Archive for July, 2009

British Prime Minister Gordon Brown outlined the reforms that the largest world economies agreed to in the G20 summit. The call is for greater global economic cooperation to self-regulate and to prevent banking excesses from happening again.

Has history finally changed us for the better?

Some of the reforms mentioned by Gordon Brown:

  • New reforms of the global banking system, including institutions such as hedge funds, and other parts of the so-called “shadow banking system” coming under global regulatory control for the first time
  • Tighter regulation for credit rating agencies, to prevent conflicts of interest
  • A list of tax havens to be published immediately, and sanctions to be deployed against countries that do not comply with anti-secrecy regulations
  • Completion of the creation of international colleges of supervisors for national regulators
  • An agreement to do whatever is necessary to promote growth in individual countries, allowing for the possibility of the further use of fiscal stimuli in the future
  • The injection of an additional $1tn into the global economy through measures including a $500bn increase in the funding available to the IMF, an increase in the availability of money for developing countries through the IMF’s “special drawing rights” to $250bn and a total of $250bn being set aside for trade assistance
  • Reform of institutions such as the IMF to allow countries like China to have greater influence. Senior posts at the IMF and the World Bank will open to candidates from the developing world.
  • Renewed commitment to the millennium development goals.
  • $50bn for the world’s poorest countries.

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Just a two interesting ad campaigns from HSBC about how points of view differ across the world.

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As a nice follow-up to our earlier feature on psychopaths, neuroscientist Jim Fallon shares his insights into the common brain characteristics of psychopathic killers.

It’s an interesting take on not only the patterns behind murderous behaviour, but also on the nature versus nurture debate.

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Stagflation is an economic phenomenon characterized by slowing economic growth and rising inflation. It is an interesting economic problem since the traditional medicine for inflation–rising interest rates–is what chokes off economic growth, thereby aggravating stagflation.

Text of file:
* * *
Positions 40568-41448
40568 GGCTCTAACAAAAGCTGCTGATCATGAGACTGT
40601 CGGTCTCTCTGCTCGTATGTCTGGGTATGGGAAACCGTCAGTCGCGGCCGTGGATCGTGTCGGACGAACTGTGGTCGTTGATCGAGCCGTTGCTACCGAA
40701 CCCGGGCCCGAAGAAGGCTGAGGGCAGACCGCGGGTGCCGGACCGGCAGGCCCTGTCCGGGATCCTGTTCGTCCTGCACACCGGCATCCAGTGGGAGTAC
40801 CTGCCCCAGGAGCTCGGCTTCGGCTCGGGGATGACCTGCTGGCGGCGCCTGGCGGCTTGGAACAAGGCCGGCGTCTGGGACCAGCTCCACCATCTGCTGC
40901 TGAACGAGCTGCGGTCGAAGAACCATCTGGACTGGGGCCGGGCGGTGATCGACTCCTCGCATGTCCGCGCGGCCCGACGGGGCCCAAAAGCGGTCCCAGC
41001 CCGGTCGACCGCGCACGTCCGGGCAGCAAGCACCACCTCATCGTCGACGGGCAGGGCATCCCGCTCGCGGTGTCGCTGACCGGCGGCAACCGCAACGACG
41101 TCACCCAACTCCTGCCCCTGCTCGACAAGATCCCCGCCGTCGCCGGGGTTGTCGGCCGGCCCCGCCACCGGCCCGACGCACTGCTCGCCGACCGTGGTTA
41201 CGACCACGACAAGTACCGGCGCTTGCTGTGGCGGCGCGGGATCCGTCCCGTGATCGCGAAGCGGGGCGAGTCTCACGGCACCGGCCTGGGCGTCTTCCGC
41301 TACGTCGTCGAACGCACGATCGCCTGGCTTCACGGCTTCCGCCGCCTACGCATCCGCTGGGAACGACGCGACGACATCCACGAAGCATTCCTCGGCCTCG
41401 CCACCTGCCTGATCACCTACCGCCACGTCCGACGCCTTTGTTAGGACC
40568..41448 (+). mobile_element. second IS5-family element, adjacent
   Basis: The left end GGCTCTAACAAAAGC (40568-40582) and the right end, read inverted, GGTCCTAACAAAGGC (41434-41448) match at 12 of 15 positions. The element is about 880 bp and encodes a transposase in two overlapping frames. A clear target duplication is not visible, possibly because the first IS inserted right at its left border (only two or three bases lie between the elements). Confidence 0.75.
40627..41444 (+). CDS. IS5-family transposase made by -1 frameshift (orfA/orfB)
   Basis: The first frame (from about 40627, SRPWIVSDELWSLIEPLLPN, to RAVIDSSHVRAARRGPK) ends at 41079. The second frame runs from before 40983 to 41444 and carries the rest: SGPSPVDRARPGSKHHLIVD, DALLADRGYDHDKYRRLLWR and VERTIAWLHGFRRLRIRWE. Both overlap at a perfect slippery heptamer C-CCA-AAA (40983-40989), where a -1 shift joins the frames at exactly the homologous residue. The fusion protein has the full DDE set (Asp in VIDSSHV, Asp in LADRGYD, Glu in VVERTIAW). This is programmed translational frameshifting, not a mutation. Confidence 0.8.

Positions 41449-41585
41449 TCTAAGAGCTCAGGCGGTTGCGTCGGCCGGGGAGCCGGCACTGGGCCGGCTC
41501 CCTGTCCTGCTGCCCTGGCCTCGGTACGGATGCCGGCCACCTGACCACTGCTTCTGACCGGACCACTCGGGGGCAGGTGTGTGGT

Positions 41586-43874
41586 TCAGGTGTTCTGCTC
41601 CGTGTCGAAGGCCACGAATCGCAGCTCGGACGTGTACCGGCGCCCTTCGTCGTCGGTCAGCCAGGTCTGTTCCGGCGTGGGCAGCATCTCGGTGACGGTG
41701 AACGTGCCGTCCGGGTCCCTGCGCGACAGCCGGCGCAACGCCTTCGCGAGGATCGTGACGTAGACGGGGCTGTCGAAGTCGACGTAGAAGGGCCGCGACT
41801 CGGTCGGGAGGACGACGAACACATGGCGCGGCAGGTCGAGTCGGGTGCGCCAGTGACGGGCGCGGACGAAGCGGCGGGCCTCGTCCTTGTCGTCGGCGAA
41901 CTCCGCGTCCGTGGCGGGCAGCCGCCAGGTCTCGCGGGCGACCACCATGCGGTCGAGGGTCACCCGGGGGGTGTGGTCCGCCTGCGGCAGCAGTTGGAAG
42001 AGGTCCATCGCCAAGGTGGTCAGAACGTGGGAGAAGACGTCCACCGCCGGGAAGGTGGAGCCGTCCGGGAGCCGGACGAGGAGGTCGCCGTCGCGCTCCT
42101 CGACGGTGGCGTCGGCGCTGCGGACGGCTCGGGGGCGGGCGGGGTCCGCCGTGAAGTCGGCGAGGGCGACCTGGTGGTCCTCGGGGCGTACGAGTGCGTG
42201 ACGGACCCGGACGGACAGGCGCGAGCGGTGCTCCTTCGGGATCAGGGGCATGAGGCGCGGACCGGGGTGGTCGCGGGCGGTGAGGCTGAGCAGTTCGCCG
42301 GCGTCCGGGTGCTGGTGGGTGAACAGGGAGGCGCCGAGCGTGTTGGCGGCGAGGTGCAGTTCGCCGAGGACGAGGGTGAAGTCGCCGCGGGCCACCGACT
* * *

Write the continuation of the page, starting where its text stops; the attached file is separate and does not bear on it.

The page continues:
In the aftermath of the global credit crisis following the crash of the housing market, interest rates have fallen dramatically as central banks throughout the world have pumped liquidity into the system by bailing out troubled financial institutions.

However, with excessive liquidity comes inflationary fears as excess money supply will generally increase market prices (Zimbabwe being an extreme case). As inflationary fears increase, central banks will eventually be constrained to raise rates to contain inflation, which might be too soon to allow the world economies to recover–thereby creating: stagflation.

In the following clips, two notable industrialists: Richard Branson of the Virgin Group and financier George Soros share their thoughts on stagflation.

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Novelist, poet, and painter–Hermann Hesse and his thoughts on:

The better way:

Writing is good, thinking is better. Cleverness is good, patience is better.

Love, God, and goodness:

Love of God is not always the same as love of good.

Seeking and finding:

Seeking means: to have a goal; but finding means: to be free, to be receptive, to have no goal.

A perfect world:

The world is not imperfect or slowly evolving along a path to perfection. No, it is perfect at every moment, every sin already carries grace in it.

A Beautiful Day:

It was morning; through the high window I saw the pure, bright blue of the sky as it hovered cheerfully over the long roofs of the neighboring houses. It too seemed full of joy, as if it had special plans, and had put on its finest clothes for the occasion.

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Those who have seen the movie “The Curious Case Of Benjamin Button” might be hard-pressed to know that the old man played by Brad Pitt was not achieved through multiple actors, nor makeup, but by cutting-edge digital effects.

Ed Ulbrich, an animator and digital effects expert, shares his experience in creating Benjamin Button, as well as the fantastic technology used to create an aged Brad Pitt.

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